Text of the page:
As it turned out, c-di-GMP is produced by the PleD response regulator upon activation by phosphorylation. Two kinases, DivJ and PleC, are responsible for PleD activation during the differentiation of the Caulobacter swarmer cell into a stalked cell. DivJ and PleC localize to opposite poles of the dividing asymmetric cell and by differentially partitioning into the newly formed cellular compartments, determine the individual programs of the daughter progeny. The key to understanding how these kinases control PleD activity and by that contribute to cell fate determination was when the researchers discovered that PleC functions as kinase in one cell type, but takes on the reverse phosphatase activity in the other cell type. While this was a breakthrough discovery, it did not explain how during development PleC switches from being a phosphatase to a kinase and back.

This is when DivK, a single domain response regulator, entered the picture. Several observations had already suggested a functional link between DivK and the PleC-DivJ-PleD pathway. Surprisingly, DivK dynamically localizes to both the PleC and DivJ occupied cell poles in stalked cells, but is delocalized in swarmer cells. Similar to the activity of PleD response regulator, the dynamic behavior of DivK depends on its phosphorylation by DivJ and PleC. Together, these observations raised an important question: why would this small protein move to the cell poles and what is its molecular role at this subcellular site? The experiments carried out in the Jenal lab demonstrated that DivK acts as an allosteric activator of both DivJ and PleC kinase activity. Dynamic localization of activated DivK to the cell poles switches PleC from its phosphatase into the kinase mode and at the same time stimulates the DivJ kinase. These posttranslational feedback loops very quickly and robustly lead to a change of the developmental program from a motile swarmer to a sessile stalked cell.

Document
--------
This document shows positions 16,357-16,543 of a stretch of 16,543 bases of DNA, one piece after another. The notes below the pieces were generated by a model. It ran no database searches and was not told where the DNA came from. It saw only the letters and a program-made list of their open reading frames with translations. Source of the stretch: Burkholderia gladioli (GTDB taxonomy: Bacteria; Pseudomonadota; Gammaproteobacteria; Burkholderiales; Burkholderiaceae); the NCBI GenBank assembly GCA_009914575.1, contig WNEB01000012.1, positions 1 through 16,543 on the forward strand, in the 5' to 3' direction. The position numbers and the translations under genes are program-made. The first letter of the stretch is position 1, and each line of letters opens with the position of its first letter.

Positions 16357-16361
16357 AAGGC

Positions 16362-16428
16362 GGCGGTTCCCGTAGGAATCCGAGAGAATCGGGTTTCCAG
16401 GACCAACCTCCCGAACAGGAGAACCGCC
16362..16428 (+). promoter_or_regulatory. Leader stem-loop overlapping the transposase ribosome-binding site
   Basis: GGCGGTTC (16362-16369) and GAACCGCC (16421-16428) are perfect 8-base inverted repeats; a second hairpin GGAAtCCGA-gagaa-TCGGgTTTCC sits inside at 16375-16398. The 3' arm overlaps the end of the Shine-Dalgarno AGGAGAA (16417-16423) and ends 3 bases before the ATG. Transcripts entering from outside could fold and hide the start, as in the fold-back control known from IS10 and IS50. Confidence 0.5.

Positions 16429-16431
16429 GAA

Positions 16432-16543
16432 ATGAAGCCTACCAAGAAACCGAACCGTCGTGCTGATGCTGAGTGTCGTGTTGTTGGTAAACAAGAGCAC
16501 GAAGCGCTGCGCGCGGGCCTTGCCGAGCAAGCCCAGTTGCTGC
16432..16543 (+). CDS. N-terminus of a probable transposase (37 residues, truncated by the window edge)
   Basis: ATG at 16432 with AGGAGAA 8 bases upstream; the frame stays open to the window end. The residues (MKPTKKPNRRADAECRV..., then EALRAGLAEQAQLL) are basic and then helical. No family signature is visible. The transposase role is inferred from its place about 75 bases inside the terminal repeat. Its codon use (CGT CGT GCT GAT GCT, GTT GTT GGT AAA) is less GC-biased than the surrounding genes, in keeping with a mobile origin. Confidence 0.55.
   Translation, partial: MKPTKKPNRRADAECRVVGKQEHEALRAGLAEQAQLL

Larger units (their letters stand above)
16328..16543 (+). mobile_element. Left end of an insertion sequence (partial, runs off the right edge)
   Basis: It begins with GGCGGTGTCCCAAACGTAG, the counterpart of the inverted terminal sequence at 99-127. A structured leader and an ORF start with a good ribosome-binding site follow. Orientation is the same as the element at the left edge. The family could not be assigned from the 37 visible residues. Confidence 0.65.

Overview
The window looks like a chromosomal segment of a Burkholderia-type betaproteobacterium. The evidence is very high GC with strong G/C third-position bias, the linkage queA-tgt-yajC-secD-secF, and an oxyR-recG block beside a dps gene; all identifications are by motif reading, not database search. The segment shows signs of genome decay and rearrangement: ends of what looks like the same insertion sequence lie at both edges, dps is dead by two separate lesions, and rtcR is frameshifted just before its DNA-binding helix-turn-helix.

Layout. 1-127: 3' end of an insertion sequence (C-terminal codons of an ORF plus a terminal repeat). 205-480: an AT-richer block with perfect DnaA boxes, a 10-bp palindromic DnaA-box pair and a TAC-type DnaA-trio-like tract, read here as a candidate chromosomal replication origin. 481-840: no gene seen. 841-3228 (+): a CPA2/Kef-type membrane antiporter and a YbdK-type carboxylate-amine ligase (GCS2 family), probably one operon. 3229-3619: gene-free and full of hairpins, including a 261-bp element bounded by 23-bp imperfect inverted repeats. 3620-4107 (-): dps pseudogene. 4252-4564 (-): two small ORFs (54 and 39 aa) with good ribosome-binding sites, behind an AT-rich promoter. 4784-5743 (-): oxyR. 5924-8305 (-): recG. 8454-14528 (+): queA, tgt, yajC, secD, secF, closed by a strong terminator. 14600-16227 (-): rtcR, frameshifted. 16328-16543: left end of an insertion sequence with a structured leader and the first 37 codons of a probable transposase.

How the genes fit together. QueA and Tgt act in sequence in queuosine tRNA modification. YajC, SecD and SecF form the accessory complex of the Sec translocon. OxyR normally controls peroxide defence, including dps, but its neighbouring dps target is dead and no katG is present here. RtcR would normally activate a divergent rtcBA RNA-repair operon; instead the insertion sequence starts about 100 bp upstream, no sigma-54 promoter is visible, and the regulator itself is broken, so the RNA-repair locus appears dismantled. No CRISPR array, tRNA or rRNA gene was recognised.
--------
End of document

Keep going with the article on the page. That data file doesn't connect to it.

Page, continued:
The results clearly showed that members of this family of response regulators not only receive information from the sensor kinase, but can also signal back to one or several kinases and by that can bring about very effective positive feedback and signal amplification. S uch response regulators can thus facilitate crosstalk and long-range communication among members of the two-component phosphorylation network. As such they might represent connecting nodes of the regulatory wiring of living cells.

Systems Biology strives after a quantitative description of the complex regulatory and metabolic interactions by unraveling of the cell's regulatory network and the connectivity of its individual components. The discovery of this novel control element sheds a new light on the complexity and versatility of cellular networks. A systematic analysis of the cell’s network will eventually allow an accurate prediction of cellular behavior and, following a synthetic biology approach, will lead to reconstruction of living systems dedicated to specialized tasks.

Cell, 133: 452-461( 2008)


Source Article: Allosteric Regulation of Histidine Kinases by Their Cognate Response Regulator Determines Cell Fate. Ralf Paul, Tina Jaeger, Sören Abel, Irene Wiederkehr, Marc Folcher, Emanuele G. Biondi, Michael T. Laub, and Urs Jenal. Cell, Vol 133, 452-461, 02 May 2008.

C. Wirth, Editor